President Joe Biden delivers an address at the 153rd National Memorial Day Observance at Arlington National Cemetery in Arlington, Virginia on 31 May 2021. (Photo by MANDEL NGAN/AFP via Getty Images)
President Joe Biden issued his first formal proclamation celebrating Pride Month, calling for action on the “tragic levels of violence” against trans people.
Biden opened his Pride Month proclamation by remembering the Stonewall riots in 1969. He said the “liberation movement” still lives on as a “call to action” to inspire Americans to live up to the “nation’s promise of equality, liberty and justice for all”.
“Pride is a time to recall the trials of the lesbian, gay, bisexual, transgender and queer (LGBTQ+) community has endured and to rejoice in the triumphs of trailblazing individuals who have bravely fought – and continue to fight – for full equality,” Biden said.
“Pride is both a jubilant communicable celebration of visibility and a personal celebration of self-worth and dignity.”
He added the LGBT+ community in the US has “achieved remarkable progress since Stonewall”. This includes the right to marriage equality and workplace protections for LGBT+ individuals “in every state and territory”. Biden’s proclamation added that “nearly 14 per cent” of his 1,500 “agency appointees identify as LGBTQ+”, and he is “particularly honoured” by the service of trailblazing LGBT+ appointees Pete Buttigieg and Dr Rachel Levine.
But despite these levels of progress, Joe Biden said there are “many states in which LGBTQ+ individuals still lack protections for fundamental rights and dignity in hospitals, schools, public accommodations and other spaces”. He then added that the US “continues to witness a tragic spike in violence against transgender women of colour”.
“LGBTQ+ individuals – especially youth who defy sex or gender norms – face bullying and harassment in educational settings and are at a disproportionate risk of self-harm and death by suicide,” Biden said. “Some states have chosen to actively target transgender youth through discriminatory bills that defy our nation’s values of inclusivity and freedom for all.”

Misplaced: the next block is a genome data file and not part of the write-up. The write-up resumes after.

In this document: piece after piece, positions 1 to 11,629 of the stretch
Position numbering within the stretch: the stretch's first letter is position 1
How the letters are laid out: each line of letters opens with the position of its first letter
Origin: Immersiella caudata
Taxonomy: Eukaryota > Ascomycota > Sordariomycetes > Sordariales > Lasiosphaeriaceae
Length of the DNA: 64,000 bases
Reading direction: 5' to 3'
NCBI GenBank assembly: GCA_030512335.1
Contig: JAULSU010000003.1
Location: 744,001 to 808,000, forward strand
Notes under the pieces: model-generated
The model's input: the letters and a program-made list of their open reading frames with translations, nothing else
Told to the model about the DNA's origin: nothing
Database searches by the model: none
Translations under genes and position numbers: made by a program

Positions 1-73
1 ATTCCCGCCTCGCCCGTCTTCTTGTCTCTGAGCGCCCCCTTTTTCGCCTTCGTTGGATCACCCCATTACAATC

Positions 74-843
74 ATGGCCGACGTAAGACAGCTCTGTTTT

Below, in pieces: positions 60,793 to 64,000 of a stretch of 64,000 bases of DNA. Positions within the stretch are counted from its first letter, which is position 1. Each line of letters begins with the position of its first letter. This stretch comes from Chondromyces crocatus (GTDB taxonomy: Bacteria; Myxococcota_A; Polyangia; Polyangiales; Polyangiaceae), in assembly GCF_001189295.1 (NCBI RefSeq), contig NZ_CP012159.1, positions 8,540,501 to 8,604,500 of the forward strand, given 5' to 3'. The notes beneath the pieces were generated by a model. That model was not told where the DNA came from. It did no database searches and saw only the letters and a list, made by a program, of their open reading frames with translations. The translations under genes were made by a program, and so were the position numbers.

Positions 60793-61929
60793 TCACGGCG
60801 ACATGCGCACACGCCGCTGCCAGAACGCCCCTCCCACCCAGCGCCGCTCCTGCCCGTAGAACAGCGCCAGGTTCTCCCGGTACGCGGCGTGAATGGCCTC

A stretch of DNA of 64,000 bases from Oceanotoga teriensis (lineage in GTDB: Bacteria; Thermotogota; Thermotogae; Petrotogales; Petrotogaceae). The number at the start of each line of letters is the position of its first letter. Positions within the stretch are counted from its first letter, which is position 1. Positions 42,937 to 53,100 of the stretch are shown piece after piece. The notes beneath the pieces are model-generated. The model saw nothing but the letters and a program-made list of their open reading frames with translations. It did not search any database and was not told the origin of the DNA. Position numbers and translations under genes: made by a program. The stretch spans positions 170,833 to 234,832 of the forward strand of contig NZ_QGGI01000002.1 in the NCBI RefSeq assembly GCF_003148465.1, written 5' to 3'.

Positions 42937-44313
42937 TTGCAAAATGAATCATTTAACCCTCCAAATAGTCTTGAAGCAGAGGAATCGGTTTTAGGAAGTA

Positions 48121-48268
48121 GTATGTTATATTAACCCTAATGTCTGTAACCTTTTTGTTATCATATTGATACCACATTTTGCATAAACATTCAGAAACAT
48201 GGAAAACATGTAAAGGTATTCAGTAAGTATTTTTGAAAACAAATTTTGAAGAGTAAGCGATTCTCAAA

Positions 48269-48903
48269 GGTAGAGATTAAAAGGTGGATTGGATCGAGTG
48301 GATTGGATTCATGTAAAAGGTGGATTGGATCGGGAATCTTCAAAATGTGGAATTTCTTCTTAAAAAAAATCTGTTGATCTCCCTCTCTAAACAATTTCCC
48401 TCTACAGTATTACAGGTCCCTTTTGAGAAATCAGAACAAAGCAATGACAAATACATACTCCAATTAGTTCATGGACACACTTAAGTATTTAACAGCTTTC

Biden said violence and discrimination against the LGBT+ community “demands our continued focus and diligence”, and he is “committed to defending the rights of all LGBTQ+ individuals” as president.
This is the first presidential proclamation honouring Pride Month after the practice was abandoned under president Donald Trump’s administration.
Trump largely ignored the worldwide celebration of LGBT+ people during his time as president barring one instance in 2019. The same year Trump’s administration denied US embassies the right to fly rainbow flags in honour of Pride Month unless they were granted permission by the State Department.
But the Biden-Harris administration has actively worked to become more LGBT-inclusive. In April, the administration gave blanket approval to US embassies and diplomatic outposts to fly LGBT+ Pride flags on the same flagpole as the US flag.
In the first days of his administration, Joe Biden also reversed Trump’s hateful trans military ban. He also put forward the ‘most substantive LGBT+ executive order’ which directed all federal agencies to prohibit discrimination based on sexual orientation or gender identity.
Biden was also the first sitting US president to formally mark International Trans Day of Visibility on 31 March, where he called on Americans to “join in the fight for all transgender people”.